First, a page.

The forgiveness of sins through the Spirit is a regular grace in the lives of Christians who avail themselves of the sacrament of reconciliation, whereas participation in the Spirit results in the actual transformation of human nature by divine transcendence. An accurate example of deification as intended by the Fathers is the narrative of what happened to Seraphim of Sarov (2010) when he was speaking to his spiritual son. It is also the true, inherent meaning of the phrase: “all the faithful of Christ of whatever rank or status, are called to the fullness of the Christian life” (Paul VI, 1964), in regard to the universal call to holiness within the Church.

Specifically, where references exist “to human participation in divine life, there we assuredly have a claim specifically of theosis. This kind of claim regarding participation in divine life is carefully to be distinguished, however, from the idea of divine indwelling in the human person. Both schemes of sanctification draw on the notion of union, but whereas the latter locates sanctification within the creature and in via, the former [deification] locates it at the level of the divine and insists upon the inseparability of life in via and in patria . . . [A marker of] the doctrine, then, is the union of God and humanity, when this union is conceived as humanity’s incorporation into God, rather than God’s into humanity, and when conceived as the destiny of humanity generally rather than the extraordinary experience of the few” (Williams, 1999).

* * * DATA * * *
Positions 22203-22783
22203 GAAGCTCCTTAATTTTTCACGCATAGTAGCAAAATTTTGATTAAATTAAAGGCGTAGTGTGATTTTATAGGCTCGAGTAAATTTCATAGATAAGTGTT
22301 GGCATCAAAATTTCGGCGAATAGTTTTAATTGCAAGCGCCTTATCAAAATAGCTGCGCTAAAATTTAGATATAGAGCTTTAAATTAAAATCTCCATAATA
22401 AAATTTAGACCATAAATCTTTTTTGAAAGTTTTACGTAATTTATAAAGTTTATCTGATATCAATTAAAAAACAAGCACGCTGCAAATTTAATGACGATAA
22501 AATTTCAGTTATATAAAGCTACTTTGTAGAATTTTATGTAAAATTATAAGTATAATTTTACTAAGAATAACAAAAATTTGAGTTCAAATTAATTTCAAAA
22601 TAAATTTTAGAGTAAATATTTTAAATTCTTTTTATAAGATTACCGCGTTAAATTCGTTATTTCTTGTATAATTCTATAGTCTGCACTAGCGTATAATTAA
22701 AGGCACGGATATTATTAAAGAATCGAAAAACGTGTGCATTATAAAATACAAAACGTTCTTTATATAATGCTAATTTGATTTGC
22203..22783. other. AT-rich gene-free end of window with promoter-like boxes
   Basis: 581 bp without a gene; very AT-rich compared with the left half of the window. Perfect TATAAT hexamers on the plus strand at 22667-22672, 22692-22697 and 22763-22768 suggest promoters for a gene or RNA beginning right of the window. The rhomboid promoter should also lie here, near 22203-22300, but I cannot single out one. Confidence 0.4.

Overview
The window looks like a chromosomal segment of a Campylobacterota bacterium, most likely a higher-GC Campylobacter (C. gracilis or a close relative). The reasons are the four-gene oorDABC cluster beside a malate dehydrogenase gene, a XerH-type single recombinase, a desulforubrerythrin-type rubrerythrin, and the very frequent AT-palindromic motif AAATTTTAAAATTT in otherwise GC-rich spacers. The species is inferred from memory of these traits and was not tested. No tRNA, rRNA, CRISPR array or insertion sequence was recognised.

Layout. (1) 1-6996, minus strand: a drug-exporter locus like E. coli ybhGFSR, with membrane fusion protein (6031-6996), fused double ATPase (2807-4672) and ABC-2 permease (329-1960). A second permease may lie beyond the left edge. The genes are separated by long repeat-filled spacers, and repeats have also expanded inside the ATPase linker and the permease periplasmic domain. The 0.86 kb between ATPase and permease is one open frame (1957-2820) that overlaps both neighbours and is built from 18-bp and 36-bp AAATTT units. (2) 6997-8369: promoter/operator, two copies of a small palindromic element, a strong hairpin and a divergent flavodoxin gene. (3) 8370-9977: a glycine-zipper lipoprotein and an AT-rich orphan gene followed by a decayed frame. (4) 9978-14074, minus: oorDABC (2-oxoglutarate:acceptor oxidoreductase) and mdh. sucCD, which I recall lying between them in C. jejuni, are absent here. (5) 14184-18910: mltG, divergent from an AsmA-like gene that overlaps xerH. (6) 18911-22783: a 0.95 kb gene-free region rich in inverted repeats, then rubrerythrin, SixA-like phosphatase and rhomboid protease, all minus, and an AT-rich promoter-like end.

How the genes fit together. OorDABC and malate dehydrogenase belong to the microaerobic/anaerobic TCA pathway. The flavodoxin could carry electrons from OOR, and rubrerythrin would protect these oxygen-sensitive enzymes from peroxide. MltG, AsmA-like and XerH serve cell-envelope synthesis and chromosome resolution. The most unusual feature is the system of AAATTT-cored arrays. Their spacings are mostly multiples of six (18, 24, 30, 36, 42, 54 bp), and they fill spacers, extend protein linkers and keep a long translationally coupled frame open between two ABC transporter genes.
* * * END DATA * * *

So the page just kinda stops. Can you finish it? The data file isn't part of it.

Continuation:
In deification – as opposed to salvation – “the Spirit transforms the soul to the image of the Logos, the natural Son of God, thus making the Christian an adoptive child of God . . . Affecting, it seems the very essence of the soul, this mysterious conformation is not of a moral nature only but of a physical nature; it is a veritable partaking of the divine nature and of the divine life” (Gross, 1936/2003). Hence salvation is a necessary part of deification but does not, in and of itself, constitute deification as originally meant by the Fathers.

He was made man that we might become god (Athanasius of Alexandria, De Incarnatione 54.3).

Through Christ, the Word made flesh, man has access to the Father in the Holy Spirit and comes to share in the divine nature (Paul VI, 1965, Dei Verbum).